Gertrude Laverack Winslow to Jane Addams, January 18, 1921

215 La Grange St.
West Roxbury, Mass.

Dear Miss Addams,

I was so disappointed to get your telegram saying that you could not speak for us on the 20th for I had been hopeful that that might be a possible time for you. However, we have not given you up entirely as you will see by the two succeeding telegrams we have sent you about speaking on disarmament for the League for Democratic Control. I thought that if you were to be in N.Y. all that week from the 13th to the 20th, that you might be able to run on for one meeting anyway even if it meant not having you for the Community Church. We have not heard from you yet as to this, but if you find it impossible to come then, do you [suppose] you can make it some time in March? I should so love to have you for the Community Church some Sunday and except for Dr. Randall on March 20, all the dates that month are still open. So that if you find you could come then without it being too hard for you, won't you let me know and allow us to arrange a disarmament meeting too, as well as an Irish meeting if your hearings are then over?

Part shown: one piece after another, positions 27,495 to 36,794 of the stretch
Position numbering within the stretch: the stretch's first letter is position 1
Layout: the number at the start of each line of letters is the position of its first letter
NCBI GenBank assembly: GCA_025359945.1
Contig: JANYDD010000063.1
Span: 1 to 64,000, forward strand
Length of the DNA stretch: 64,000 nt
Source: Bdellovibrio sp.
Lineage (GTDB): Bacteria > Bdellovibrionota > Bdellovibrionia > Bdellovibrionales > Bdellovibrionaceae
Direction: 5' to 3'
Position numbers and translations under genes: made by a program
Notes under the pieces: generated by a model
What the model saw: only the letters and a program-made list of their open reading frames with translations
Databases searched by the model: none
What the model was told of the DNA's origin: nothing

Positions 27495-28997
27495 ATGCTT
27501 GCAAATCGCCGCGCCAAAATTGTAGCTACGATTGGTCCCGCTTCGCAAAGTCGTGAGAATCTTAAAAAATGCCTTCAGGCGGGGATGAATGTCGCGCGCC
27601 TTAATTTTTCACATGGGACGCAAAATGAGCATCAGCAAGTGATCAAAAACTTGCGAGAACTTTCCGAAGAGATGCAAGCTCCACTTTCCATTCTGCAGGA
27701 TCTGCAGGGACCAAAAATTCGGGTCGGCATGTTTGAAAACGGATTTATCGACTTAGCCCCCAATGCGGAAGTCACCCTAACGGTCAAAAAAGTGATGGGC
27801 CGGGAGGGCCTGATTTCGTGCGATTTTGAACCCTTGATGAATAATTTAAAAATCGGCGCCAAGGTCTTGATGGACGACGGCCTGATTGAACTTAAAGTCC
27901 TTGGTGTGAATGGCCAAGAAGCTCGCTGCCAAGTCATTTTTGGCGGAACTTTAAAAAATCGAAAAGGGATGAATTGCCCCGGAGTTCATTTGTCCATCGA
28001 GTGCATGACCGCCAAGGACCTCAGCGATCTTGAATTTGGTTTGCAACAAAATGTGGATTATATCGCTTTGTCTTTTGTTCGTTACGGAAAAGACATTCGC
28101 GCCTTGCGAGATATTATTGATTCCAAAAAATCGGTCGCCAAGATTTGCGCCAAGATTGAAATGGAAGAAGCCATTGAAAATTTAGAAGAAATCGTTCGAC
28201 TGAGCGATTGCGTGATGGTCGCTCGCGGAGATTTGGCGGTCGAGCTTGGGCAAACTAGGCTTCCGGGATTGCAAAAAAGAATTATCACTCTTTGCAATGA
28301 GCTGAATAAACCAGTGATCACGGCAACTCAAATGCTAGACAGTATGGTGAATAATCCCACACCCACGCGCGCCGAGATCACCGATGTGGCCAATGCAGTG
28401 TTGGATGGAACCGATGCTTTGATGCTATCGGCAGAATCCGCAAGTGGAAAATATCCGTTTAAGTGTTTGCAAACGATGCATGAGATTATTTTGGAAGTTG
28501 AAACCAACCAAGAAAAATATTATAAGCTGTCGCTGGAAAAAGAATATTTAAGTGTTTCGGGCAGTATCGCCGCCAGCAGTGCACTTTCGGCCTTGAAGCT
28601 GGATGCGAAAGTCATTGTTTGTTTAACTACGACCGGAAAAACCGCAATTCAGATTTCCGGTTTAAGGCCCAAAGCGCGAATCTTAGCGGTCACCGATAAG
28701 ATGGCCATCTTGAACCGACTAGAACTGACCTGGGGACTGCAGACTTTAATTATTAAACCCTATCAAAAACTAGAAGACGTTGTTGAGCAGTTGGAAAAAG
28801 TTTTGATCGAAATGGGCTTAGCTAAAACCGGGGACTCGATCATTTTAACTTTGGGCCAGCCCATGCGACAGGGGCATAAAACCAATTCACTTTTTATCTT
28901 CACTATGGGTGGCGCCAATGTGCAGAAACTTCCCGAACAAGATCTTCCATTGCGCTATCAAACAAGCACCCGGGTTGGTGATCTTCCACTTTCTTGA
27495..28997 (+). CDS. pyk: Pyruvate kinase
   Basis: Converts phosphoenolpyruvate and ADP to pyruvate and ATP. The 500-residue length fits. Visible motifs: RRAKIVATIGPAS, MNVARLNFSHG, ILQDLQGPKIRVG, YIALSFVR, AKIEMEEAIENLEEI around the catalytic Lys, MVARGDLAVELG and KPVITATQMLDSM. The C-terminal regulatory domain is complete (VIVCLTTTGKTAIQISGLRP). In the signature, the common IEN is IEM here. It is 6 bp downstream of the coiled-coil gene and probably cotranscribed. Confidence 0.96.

It seems such a very long time since I have seen you -- it would be a real happiness to have you here. I should love to have you stay with us unless you prefer to be in town. We are not very far out -- just a half hour's motor ride -- and it would certainly be a [privilege] to have you.

Mr. Ratcliffe tells me that you showed Washington to Katie. Isn't she a perfect dear? I think I have seldom met so altogether lovely a person.

Do please come to Boston sometime before the winter is over and thank you for the sweet words in your letter. I treasure everything of that kind from you, dear Miss Addams.

Affectionately always,

Gertrude L. Winslow. [signed]

Jan. 18.